• Theresa Verboort

Growing up in the fifties

Actually, I did a lot of growing up in the forties. However, the fifties are always the years my mind goes back to when I am reminiscing, because those were the teen years. World War II shaped my earliest years, even though I don’t remember anything about the war. Pearl Harbor happened when I was just one. But it profoundly affected the entire country, just as the depression had. My parents had been through a lot of rough times. With the end of the war everyone was giddy with relief and rebuilding with optimism. However, reality soon set in, and my parents had to work very hard to survive. My father had broken his back working in the woods, logging. After that he couldn’t go back to the woods, and had to take any job he could get. He finally managed to find a job driving a road grader for the county, and that’s what he did for the rest of his working life.


My parents raised me and my five siblings, ten miles from town with no plumbing, no bathroom, no telephone, and, for the first few years, no electricity. We had a cow, which gave us all the milk we could use, and butter and cream. We raised chickens and had outdoor dogs and cats. The garden supplied us with some fresh vegetables and delicious strawberries.


I was in the fourth grade, home sick with the mumps, when we turned on our first electric light. It was magical. No more messing with oil lamps. No more doing homework by the dim, flickering light. However, we still had to use the outhouse.


I grew up with the powerful ambition to live in a house, someday, with a bathroom. That was my goal. I would get an education and earn a good living and have a house with a bathroom. I supposed that a husband would probably go with that, as every woman intended to marry in those days. At least where I grew up.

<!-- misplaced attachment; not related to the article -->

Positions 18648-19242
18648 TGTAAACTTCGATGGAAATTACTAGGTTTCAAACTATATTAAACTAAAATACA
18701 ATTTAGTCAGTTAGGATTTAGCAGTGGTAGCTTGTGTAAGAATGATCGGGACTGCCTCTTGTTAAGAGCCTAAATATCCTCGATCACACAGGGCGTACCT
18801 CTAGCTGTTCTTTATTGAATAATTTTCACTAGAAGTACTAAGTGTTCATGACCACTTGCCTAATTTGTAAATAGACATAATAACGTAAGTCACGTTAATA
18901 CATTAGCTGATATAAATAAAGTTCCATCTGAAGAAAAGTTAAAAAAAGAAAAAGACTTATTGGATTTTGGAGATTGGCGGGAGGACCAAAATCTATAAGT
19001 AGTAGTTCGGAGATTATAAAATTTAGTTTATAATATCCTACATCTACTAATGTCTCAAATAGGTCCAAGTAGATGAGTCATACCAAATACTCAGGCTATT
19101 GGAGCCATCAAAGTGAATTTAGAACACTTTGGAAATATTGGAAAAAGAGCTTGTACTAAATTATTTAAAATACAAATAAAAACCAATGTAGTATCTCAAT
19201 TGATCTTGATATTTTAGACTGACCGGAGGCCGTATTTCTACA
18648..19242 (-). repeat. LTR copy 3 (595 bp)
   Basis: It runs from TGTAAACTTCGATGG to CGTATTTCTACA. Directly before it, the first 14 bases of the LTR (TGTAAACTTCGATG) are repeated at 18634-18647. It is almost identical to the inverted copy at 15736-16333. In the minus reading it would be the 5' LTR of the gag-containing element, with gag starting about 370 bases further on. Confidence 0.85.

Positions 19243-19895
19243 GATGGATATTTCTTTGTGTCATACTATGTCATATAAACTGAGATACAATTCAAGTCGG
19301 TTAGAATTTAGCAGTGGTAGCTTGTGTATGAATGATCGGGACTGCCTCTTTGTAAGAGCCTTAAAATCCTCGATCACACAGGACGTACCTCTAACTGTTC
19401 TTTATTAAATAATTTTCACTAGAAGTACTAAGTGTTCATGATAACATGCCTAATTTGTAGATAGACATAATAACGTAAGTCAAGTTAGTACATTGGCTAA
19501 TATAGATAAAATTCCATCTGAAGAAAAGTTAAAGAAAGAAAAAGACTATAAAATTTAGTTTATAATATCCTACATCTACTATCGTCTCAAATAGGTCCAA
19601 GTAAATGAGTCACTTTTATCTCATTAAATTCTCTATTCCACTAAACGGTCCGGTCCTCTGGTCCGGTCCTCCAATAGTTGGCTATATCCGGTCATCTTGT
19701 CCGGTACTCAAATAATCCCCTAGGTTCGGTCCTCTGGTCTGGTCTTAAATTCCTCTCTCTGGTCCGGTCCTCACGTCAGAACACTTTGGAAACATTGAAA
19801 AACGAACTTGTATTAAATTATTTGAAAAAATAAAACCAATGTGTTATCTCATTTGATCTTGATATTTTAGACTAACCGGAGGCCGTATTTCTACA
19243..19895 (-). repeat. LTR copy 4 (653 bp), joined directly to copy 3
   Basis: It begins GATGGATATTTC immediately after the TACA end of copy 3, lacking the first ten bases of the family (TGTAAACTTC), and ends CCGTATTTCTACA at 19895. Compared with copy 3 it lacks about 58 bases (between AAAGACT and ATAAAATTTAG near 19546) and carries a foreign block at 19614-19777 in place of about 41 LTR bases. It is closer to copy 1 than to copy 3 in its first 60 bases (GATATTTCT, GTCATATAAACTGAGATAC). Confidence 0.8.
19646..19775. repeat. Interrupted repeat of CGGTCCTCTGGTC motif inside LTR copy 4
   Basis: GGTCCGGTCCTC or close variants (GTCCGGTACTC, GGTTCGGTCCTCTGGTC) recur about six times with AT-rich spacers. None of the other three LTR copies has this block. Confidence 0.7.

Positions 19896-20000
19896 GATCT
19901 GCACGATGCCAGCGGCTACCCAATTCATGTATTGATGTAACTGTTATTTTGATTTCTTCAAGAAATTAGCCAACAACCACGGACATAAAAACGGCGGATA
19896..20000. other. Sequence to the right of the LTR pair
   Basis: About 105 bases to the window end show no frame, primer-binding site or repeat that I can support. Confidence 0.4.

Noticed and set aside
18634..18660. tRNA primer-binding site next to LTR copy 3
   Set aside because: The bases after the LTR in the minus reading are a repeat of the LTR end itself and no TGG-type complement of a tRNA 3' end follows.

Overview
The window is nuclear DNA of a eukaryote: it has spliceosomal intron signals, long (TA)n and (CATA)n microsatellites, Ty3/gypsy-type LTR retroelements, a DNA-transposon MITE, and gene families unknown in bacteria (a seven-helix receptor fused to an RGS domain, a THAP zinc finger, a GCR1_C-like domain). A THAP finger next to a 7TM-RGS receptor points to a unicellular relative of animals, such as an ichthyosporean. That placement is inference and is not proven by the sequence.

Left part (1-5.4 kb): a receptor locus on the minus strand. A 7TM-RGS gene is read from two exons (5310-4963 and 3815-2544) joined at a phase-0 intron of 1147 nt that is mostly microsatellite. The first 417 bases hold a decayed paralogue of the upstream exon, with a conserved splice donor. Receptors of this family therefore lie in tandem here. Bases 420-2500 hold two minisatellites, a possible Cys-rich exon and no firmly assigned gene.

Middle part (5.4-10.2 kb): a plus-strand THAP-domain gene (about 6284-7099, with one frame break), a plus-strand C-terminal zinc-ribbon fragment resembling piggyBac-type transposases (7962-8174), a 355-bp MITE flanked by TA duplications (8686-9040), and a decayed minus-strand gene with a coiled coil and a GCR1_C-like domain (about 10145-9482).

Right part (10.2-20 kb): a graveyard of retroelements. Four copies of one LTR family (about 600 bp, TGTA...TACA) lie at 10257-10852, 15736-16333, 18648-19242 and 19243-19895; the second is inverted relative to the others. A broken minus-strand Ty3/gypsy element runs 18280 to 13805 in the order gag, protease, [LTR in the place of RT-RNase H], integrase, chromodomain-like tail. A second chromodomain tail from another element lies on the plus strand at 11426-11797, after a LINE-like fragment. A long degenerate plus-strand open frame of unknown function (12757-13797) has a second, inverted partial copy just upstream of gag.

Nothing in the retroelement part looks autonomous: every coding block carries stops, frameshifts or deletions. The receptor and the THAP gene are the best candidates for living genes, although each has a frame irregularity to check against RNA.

The little coastal town where I went to school, Bandon, was an insulated place where everybody knew everybody and everybody’s business. If they didn’t know everybody’s business, they would speculate or flat out make it up. It was a close-knit community, and viewed newcomers somewhat as outsiders. Since we lived ten miles from town, and were poor, we were pretty much nobodies. I had few friends in school, as I had no way of contacting any classmates once I left school for the day. The town kids stuck together. I spent all of my growing up years trying to fit in and not look poor. In junior high I made a lifelong friend, the daughter of a new teacher. We hit it off right away, and her parents were very kind to me, especially her mother.


Mary’s mother was a hoot. When I first met her, I thought she might be a little bit crazy. She had wild blue eyes and spoke in rapid-fire bursts, and had a giddy laugh that had me a little worried. She was so different from my mother. But as time went by I grew to love her and enjoy her antics.


Whenever there was a special event after school, I stayed at my friend’s house. Her mother welcomed me warmly and even installed a towel holder in the bathroom with my name on it. Our mothers were also good friends.


Mary and I helped each other through adolescence and boys and the high school years. We had many a deep discussion, puzzling out where we fit into the world and what we wanted out of life. And, always, boys.


Mary was always level-headed, studious, and practical, whereas I was dreamier and flightier. However, we made a good team and ran around with the nerdy crowd. We graduated in ’58, and went our separate ways. But we always kept in touch. We’re still friends to this day. We’re both long retired, and have very different interests, but when we get together it’s like old times. Everyone should have a lifelong friend.

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